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Research Round-Up: Educational Games for Adults

We’re clearly familiar with educational games for adult learners – we’ve developed titles such as the Demonstrating Respect Game, Saving Lives!, MSI Retail Sim, and more. As we mentioned in our post about game-based learning myths, game-based learning is not only effective for children. From higher ed students to medical professionals to older adults, the benefits of playful educational experiences extend to all walks of life. 

via Giphy

While game-based learning has many research-supported benefits in the K-12 classroom, there’s also plenty of research that demonstrates how effective educational gaming is for those out of high school too! Read on and find out how video games can help train, upskill, and educate adults in a variety of careers.

Comparison of the effects of virtual training by serious game and lecture on operating room novices’ knowledge and performance about surgical instruments setup: a multi-center, two-arm study

via BMC Medical Education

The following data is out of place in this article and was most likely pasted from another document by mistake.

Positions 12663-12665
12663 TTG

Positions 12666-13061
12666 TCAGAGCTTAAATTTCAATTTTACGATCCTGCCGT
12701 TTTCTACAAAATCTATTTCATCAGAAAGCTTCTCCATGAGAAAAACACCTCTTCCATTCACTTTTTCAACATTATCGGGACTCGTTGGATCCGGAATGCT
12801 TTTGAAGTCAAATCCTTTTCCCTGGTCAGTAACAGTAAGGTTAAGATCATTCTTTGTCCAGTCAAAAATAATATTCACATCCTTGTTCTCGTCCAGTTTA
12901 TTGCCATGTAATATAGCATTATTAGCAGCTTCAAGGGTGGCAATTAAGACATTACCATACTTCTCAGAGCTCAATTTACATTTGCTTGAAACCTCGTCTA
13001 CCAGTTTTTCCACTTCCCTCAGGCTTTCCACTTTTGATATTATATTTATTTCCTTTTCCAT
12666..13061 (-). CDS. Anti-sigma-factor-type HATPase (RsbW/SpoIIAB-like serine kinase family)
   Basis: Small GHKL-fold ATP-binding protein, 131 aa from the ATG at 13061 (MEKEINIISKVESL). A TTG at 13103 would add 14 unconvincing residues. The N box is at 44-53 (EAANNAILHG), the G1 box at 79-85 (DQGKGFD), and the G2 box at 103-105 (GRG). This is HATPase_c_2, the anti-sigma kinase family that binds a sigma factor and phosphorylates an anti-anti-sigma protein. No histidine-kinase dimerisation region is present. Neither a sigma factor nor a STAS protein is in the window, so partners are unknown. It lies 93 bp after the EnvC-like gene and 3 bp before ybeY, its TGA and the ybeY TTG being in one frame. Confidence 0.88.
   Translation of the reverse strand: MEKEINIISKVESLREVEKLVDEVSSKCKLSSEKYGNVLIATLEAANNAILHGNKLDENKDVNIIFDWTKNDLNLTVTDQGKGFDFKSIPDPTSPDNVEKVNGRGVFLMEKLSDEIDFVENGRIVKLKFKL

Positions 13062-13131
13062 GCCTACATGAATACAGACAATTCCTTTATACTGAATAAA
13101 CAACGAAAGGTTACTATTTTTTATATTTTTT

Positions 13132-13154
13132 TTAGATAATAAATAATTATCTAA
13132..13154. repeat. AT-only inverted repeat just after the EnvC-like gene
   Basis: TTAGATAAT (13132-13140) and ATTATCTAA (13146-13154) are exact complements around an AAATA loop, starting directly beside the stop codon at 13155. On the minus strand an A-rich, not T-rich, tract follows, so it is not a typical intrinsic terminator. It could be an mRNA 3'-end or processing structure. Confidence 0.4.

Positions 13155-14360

Game-based learning is becoming more of a prominent tool in medical training – and for good reason! This particular study put two different teaching methods to the test. Conducted with undergraduate and technology students, the study split the students into two groups: one group honed their surgical instrument setup knowledge and operating room performance with a serious game called “Playing with Surgical Instruments (PlaSurIn)”, and the other with lectures. Each group learned by their assigned method for a week, and then, “To measure knowledge, all the students participated in a theoretical test with 10 multiple-choice questions before and immediately after the training. They also participated in an Objective Structured Clinical Examination (OSCE) after the training, and their performance was evaluated by the remained time for setup completion and the scores, errors, and bonuses.” The results? The students who completed the game-based training had a significantly higher mean score on the theoretical test, and this group had fewer errors and more bonuses than the lecture group. As you can probably guess, overall the study found that training with “Playing with Surgical Instruments (PlaSurIn)” resulted in a better understanding of surgical instrument setup and better operating room performance for the students than lectures.